Coming Soon to Barton Springs: Free Admission for Octogenarians
An Austin City Council committee is recommending that Barton Springs Pool waive admissions fees for a select group of residents: those 80 years and older.
Though it was free for them before — sort of.
Kimberley McNeely of the Austin Parks and Recreation Department says those looking for free admission had to meet certain requirements, namely an age limit, and fill out an application.
“Individuals had to be 80 years of age, [show] that they contributed to Barton Springs Pool in some way and they would articulate that in their request, and also that they were a pool swimmer,” McNeely says.
She explains that this application then had to get approval from three different committees – the Land and Facilities Sub Committee, the Parks and Recreation Board and the Open Space, Environmental and Sustainability Committee. That recommendation then goes to the Austin City Council for approval.
Only then can an applicant get what’s called a Barton Springs Pool Lifetime Pass. The passes stretch back to 1960, when the council granted a pass to then-85-year-old Charles W. Morrison. That practice was codified in 1972, when council approved a fee waiver to 85-plus Austinites. The passes’ age limit was lowered to 80 years old in 1993. Only six passes have been given out in the last 10 years, with over 30 in the program’s lifetime.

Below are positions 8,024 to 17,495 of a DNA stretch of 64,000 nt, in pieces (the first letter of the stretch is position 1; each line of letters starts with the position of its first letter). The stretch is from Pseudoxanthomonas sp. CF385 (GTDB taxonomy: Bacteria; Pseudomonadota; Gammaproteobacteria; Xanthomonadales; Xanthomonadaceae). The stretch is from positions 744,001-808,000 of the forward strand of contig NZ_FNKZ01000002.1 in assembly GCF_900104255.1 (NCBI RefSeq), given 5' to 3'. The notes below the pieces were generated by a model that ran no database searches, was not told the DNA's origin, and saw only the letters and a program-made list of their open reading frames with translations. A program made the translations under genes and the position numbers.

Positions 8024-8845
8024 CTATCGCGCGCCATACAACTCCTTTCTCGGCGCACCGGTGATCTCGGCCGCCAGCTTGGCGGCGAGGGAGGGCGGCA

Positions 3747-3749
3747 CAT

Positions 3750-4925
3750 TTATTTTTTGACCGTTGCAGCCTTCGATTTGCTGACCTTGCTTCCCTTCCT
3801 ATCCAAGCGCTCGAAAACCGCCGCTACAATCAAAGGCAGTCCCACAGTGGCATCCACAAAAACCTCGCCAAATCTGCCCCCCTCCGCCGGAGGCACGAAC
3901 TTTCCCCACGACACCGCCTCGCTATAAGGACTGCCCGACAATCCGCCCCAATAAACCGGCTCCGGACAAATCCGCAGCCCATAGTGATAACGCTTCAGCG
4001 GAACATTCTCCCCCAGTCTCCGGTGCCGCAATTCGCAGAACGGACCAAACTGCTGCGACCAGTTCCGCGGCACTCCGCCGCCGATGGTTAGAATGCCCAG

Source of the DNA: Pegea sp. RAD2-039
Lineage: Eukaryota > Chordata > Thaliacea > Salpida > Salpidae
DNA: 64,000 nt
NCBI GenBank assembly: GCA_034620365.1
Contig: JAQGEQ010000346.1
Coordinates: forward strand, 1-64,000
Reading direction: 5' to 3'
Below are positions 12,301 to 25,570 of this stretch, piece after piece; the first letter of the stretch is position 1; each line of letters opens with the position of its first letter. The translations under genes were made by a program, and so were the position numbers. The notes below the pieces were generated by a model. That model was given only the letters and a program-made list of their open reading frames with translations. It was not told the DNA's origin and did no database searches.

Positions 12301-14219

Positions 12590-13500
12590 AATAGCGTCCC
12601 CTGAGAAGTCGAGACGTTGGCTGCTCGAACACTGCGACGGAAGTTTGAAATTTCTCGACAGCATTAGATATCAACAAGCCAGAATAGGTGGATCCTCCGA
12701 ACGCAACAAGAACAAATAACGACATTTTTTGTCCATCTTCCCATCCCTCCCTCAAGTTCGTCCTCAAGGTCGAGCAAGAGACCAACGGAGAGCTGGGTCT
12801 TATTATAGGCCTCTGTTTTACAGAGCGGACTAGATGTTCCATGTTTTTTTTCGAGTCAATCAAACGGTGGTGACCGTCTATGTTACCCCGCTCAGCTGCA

The latest folks to get one? Former Austin Mayor Frank Cooksey and his wife, Lynn. But now the city’s envisioning a much simpler process for its oldest resident swimmers.
“[For swimmers] 80 years or older there is no fee. The fee for that is zero amount, which would mean we would no longer have to come back with an RCA and go through this entire process,” McNeely says. “There would be no application process.”
Right now, residents 62 and older pay $1 to get into Austin’s prized swimming hole. If the resolution is approved, those 80 years and older would simply show their ID and dive right in.
The City is also considering extending the free pass to all pools that charge. That gesture would cost the City roughly $289,000 a year in pool revenue. Council is set to vote on the item on Nov. 12.